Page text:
Being a floral designer at the Governor’s Mansion may not seem like hard work, but self-described flower geek Beth Sebastian says otherwise.
“It sounds very easy but a lot of knowledge and research goes into it,” Beth, 47, says.
For example, some flowers carry cultural or historical context, and Beth has to avoid sending the wrong message when foreign VIPs and ambassadors visit the mansion.
In Germany, white flowers are associated with death, and only the royal family in Japan is allowed to use certain mums.
Designing and creating a variety of new arrangements also requires creativity and ingenuity.
“I have a pretty vivid imagination,” Beth says.
She’ll also move displays to different rooms and re-arrange them to get more use out of the same plants. She recently improved a foliage display for an event in the state dining room by adding white roses.
Floral arrangements also require maintenance, and Beth has to continually re-cut and recondition the flowers. She uses a preservative to keep the water free of bacteria and prevent cloudiness.
Beth says she’s been surprised when people tell her they don’t like fresh flowers because they die too quickly.
“If they were beautiful all the time you wouldn’t appreciate them. You’ve got to grasp the moment when they’re just at their peak.”
With proper care, fresh flowers can last up to two weeks, Beth says. She’s partial to roses and carnations.
Her workshop in the mansion basement is filled with sweet floral scents and bright colors including purple, green, yellow, blue and pink. She most often wears pink and carries pink shears to match.
Beth is so passionate about her favorite color that her home on Arlington Street is also pink. Her personal garden serves as a test bed for flowers and plants she hopes to use at the mansion and other properties.
Beth’s floral obsession began at her parent’s home – her father was a missionary with a love for growing day lilies.
“Mother told me to stop cutting all the flowers out of the garden and making arrangements,” Beth said.
She started exhibiting her own floral arrangements at age 8 and decided she wanted to have a career in horticulture.
She studied horticulture at Eastern Kentucky University and has 31 years of experience as a greenhouse manager and wholesale flower buyer.
Beth teaches workshops and seminars on floral arrangement. She also does private events and judges FFA contests. Aside from gardening, her hobbies include painting and pottery.
Beth has been at the mansion for 10 years, and before that she did retail work with silk and dried flowers. She decided to apply for the job at the mansion because she missed fresh flowers.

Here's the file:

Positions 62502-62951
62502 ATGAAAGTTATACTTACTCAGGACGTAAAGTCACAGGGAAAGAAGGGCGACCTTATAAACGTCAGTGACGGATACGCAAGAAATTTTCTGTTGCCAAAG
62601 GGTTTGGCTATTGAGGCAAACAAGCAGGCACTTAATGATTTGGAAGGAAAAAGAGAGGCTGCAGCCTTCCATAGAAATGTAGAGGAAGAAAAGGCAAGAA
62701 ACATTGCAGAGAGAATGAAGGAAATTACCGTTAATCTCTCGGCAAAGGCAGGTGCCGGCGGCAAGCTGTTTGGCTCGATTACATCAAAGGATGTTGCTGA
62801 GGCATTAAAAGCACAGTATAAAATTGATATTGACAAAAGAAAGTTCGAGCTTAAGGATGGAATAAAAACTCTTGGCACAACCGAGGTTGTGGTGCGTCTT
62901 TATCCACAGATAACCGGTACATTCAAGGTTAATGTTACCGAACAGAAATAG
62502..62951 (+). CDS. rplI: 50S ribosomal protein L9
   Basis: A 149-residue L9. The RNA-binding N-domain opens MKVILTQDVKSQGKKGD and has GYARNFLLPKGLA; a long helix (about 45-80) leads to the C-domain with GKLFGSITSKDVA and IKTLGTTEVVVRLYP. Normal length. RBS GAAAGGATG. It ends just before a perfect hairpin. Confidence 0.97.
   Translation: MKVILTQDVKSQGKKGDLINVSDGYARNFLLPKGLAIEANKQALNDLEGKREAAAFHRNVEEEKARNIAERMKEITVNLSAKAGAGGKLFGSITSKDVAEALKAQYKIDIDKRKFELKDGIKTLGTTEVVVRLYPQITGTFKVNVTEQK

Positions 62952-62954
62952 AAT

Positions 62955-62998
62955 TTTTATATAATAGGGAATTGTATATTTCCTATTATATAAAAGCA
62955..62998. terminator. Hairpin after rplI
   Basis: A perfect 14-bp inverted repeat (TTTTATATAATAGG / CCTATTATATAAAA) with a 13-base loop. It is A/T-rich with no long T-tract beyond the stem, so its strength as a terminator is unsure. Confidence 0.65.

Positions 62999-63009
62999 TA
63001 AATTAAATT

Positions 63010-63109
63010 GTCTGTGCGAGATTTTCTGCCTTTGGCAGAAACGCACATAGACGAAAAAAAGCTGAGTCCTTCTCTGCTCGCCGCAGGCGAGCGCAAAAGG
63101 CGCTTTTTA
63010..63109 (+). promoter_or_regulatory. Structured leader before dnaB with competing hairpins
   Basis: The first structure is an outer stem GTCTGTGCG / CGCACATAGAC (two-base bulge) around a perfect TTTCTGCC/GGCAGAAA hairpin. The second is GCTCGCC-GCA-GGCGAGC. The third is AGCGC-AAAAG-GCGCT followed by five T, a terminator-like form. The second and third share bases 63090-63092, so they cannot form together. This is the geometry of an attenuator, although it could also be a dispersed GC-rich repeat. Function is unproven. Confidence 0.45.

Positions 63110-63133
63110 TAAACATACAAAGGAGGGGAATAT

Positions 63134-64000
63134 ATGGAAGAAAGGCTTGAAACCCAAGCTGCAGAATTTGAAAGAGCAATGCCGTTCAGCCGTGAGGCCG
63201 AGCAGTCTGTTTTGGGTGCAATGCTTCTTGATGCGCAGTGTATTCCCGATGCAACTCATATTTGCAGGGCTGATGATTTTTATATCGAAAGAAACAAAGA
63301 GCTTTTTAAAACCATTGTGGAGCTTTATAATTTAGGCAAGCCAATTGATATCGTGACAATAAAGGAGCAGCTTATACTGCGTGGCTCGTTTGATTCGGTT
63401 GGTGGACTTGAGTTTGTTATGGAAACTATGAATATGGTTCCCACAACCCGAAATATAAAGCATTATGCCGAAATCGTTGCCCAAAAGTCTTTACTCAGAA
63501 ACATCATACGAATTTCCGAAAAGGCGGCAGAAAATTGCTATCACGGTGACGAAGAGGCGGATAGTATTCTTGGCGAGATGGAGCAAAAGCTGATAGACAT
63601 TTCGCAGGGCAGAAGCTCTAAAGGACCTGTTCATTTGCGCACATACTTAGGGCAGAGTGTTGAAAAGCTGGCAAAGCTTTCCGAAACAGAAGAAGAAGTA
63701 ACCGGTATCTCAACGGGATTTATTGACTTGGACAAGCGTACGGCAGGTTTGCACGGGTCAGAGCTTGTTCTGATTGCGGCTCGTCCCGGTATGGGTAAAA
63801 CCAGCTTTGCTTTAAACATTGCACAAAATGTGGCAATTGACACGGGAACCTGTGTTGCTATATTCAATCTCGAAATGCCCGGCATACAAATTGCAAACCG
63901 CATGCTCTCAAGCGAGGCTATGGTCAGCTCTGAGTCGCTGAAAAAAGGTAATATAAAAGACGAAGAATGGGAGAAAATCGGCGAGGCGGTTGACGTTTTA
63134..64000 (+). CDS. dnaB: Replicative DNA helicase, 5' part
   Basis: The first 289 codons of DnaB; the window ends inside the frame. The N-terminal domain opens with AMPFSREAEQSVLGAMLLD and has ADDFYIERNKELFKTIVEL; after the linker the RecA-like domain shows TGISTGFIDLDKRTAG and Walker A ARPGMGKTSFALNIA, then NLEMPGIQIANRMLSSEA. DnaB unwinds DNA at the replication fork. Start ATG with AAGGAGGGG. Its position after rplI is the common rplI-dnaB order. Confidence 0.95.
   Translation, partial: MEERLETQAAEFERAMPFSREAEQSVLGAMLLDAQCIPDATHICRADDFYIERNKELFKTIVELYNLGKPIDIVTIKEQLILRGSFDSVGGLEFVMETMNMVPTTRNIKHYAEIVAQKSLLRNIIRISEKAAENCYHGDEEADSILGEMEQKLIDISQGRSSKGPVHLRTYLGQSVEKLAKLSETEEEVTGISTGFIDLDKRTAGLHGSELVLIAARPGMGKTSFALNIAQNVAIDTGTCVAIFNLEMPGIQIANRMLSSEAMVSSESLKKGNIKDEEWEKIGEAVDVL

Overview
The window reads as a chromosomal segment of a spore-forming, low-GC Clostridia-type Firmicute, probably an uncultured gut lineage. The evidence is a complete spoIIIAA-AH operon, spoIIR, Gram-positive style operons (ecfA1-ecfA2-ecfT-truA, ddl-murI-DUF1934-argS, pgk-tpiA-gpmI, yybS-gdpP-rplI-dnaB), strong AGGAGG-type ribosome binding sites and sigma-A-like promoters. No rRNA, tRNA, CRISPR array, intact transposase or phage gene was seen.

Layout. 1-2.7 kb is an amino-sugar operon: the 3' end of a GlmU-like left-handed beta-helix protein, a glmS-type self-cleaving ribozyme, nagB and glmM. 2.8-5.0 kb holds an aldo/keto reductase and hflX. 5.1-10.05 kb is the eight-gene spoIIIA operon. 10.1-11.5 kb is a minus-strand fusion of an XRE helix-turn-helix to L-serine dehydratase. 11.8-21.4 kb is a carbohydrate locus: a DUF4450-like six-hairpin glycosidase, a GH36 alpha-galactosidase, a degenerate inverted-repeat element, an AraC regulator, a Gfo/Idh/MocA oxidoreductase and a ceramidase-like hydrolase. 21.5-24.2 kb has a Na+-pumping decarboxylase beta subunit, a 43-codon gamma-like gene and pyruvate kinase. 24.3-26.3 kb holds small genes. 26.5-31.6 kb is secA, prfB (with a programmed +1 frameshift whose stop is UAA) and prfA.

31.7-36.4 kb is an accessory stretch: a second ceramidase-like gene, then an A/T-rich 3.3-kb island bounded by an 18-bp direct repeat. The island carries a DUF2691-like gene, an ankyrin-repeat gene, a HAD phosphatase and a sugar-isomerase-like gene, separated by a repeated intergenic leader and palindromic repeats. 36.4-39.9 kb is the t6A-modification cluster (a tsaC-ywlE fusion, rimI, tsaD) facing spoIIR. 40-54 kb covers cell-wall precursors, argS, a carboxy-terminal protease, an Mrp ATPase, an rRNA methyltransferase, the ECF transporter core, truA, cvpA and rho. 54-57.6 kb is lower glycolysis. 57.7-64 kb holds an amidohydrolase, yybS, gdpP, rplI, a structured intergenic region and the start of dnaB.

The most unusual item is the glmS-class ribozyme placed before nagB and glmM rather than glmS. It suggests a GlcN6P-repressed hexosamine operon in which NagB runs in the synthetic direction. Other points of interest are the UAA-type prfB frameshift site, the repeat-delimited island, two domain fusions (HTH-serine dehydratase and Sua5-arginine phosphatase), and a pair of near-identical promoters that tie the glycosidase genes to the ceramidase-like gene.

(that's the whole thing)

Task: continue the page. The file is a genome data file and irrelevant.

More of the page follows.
“I missed roses to be honest,” she says.
She’s worked under the Patton, Fletcher and Beshear administrations.
First lady Jane Beshear loves simple, classic designs and enjoys lilacs, Beth said.
First Lady Glenna Fletcher enjoyed both traditional and modern arrangements with roses and tulips.
First Lady Judi Patton liked “dramatic” and “sparkling” arrangements. Beth said she would use gilding and sparkle spray to fulfill Patton’s love for “glitter.”
“She likes things very sparkly. It was very fun to do dramatic things for her.”
Beth also receives suggestions from her gardeners.
“Even though they may be riding a lawnmower, they are gardeners at heart. They are very tuned into colors and shapes.”
Beth buys flowers from wholesalers in Lexington and then sketches designs for the arrangements. She also helps plan large events like the Derby and inauguration.
One of the most challenging duties is to design the Floral Clock arrangement – there’s only nine inches between the soil and the hands of the clock.
Her favorite event is the Celebration of Hope, which honors breast cancer survivors.
“Every year you hope to see the very same people and not any more. They are wonderful, strong people who have conquered or are in the process of fighting the disease. It’s uplifting to know a little bit of your work comforts them when their life is really difficult.”
Her biggest project was a 15-foot-tall arrangement several years ago. A team of six spent six hours building the display which was based on a large urn. She used common flowers like gladiolas and carnations to be cost-efficient.
The towering arrangement was displayed at a Celebration of Hope event and participants were allowed to take flowers home.
Upcoming events include the Easter Egg Roll, the Capitol Centennial Celebration, Derby and the World Equestrian Games.
“We start planning six months to two years ahead.”
A staff of 17 full-time and 19 part-time employees also assists Beth.
Together, they’re responsible for landscaping and more than 700 acres of state-owned land in Franklin County, plus other offices from London to Madisonville. There are also early hours for snow and ice abatement, which Beth is also responsible for.
“It never gets old,” she says.
“Frankfort Faces” is a series that highlights people from within the Frankfort and Franklin County community. Each feature follows one of the city’s most unique personalities and includes a story, photos and video, which can be found by clicking the TV icon attached to the story online at state-journal.com.